Most people don't leave home these days without their wallet and their cellphone. But what if you could leave one behind and still have everything you need?
Tech companies are working to turn your smartphone into a mobile wallet, to let you pay with just a tap or swipe. Google, Amazon and carriers like Verizon and AT&T offer a range of mobile wallet services. And Apple is rumored to be developing a mobile wallet that may be incorporated in the iPhone 6.
Meanwhile, the payment service PayPal has been testing its mobile payment app at music festivals, where not having to carry a traditional wallet can be particularly convenient.
At San Francisco's three-day Outside Lands music festival this month, some festival goers skipped the ATM lines and did not worry about digging out cash or losing their wallets. Instead, they used the Paypal app to pay with their smartphones.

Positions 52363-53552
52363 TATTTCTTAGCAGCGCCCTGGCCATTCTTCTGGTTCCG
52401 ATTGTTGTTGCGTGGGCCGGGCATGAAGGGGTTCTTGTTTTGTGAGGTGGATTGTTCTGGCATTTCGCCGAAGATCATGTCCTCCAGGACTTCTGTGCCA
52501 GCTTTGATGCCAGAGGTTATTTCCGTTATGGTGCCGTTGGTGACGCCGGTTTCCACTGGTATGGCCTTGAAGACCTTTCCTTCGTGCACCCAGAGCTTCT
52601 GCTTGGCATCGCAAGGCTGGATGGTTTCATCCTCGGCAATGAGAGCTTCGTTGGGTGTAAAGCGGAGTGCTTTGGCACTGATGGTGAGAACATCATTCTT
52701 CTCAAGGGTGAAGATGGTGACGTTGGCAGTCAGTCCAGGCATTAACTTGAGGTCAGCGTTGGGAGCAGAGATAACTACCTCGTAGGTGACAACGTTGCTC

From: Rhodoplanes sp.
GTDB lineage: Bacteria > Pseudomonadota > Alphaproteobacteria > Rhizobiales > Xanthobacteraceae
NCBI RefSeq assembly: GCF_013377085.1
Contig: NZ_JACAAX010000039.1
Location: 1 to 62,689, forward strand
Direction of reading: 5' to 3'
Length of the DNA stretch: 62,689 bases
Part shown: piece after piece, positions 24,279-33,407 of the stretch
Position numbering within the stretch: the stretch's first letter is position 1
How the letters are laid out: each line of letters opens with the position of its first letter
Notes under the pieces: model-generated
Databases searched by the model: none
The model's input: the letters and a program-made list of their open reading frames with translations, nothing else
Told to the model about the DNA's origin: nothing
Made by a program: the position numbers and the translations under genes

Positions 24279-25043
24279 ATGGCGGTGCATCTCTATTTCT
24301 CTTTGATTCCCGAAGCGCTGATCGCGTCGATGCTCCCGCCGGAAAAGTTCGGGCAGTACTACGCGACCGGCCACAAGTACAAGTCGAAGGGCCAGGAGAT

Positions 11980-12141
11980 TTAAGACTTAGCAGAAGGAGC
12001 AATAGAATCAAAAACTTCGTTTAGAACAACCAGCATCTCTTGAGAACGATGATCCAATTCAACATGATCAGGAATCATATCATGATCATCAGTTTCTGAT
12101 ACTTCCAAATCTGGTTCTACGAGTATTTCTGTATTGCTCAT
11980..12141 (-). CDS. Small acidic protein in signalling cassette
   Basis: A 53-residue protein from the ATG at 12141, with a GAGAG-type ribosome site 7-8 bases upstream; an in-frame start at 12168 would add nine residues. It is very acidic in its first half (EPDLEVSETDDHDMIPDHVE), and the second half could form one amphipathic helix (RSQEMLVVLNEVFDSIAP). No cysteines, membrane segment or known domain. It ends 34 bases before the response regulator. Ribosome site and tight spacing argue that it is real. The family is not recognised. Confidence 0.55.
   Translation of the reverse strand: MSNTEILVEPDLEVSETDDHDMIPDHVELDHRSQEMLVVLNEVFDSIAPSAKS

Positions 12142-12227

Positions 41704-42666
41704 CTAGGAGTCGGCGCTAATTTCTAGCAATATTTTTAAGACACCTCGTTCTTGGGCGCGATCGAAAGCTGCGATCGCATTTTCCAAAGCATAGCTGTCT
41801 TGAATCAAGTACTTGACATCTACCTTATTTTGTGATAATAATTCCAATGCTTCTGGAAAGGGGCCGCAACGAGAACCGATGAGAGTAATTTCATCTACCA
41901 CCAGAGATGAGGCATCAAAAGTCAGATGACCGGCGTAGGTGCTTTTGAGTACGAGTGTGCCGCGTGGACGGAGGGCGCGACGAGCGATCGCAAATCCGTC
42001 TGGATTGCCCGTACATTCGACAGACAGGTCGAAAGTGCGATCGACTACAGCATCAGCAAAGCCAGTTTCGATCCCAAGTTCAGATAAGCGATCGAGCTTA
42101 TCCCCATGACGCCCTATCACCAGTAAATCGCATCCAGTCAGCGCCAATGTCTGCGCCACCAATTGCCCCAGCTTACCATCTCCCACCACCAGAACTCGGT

Once you download the app and link a credit card and picture, you're ready to shop with participating merchants.
"Your financial information is never shared," Anuj Nayar, Senior Director of Global Initiatives at PayPal, told CNET's Kara Tsuboi. "There's nothing that can be hacked that goes over the airwaves."
Vladi Iotov, a PayPal user from Rancho Santa Margarita, California, said he never carries cash.
However, the widespread adoption of mobile wallets is still a distant prospect right now.
"Paypal is a nice convenience for those who want to preserve the greens and not have to stop at an ATM every few minutes, but I think it's mostly going to be cash here," said Nate Pollak, who owns the American Grilled Cheese Kitchen. He says his company will sell up to seven-thousand sandwiches at the festival, but only about two-percent of the sales will be through Paypal.
"Unfortunately, we can't make the entire festival cashless right now due to connectivity," said Bryan Duquette, a festival organizer of Another Planet Entertainment. "That's obviously one of the biggest problems when you have a congregation of so many people."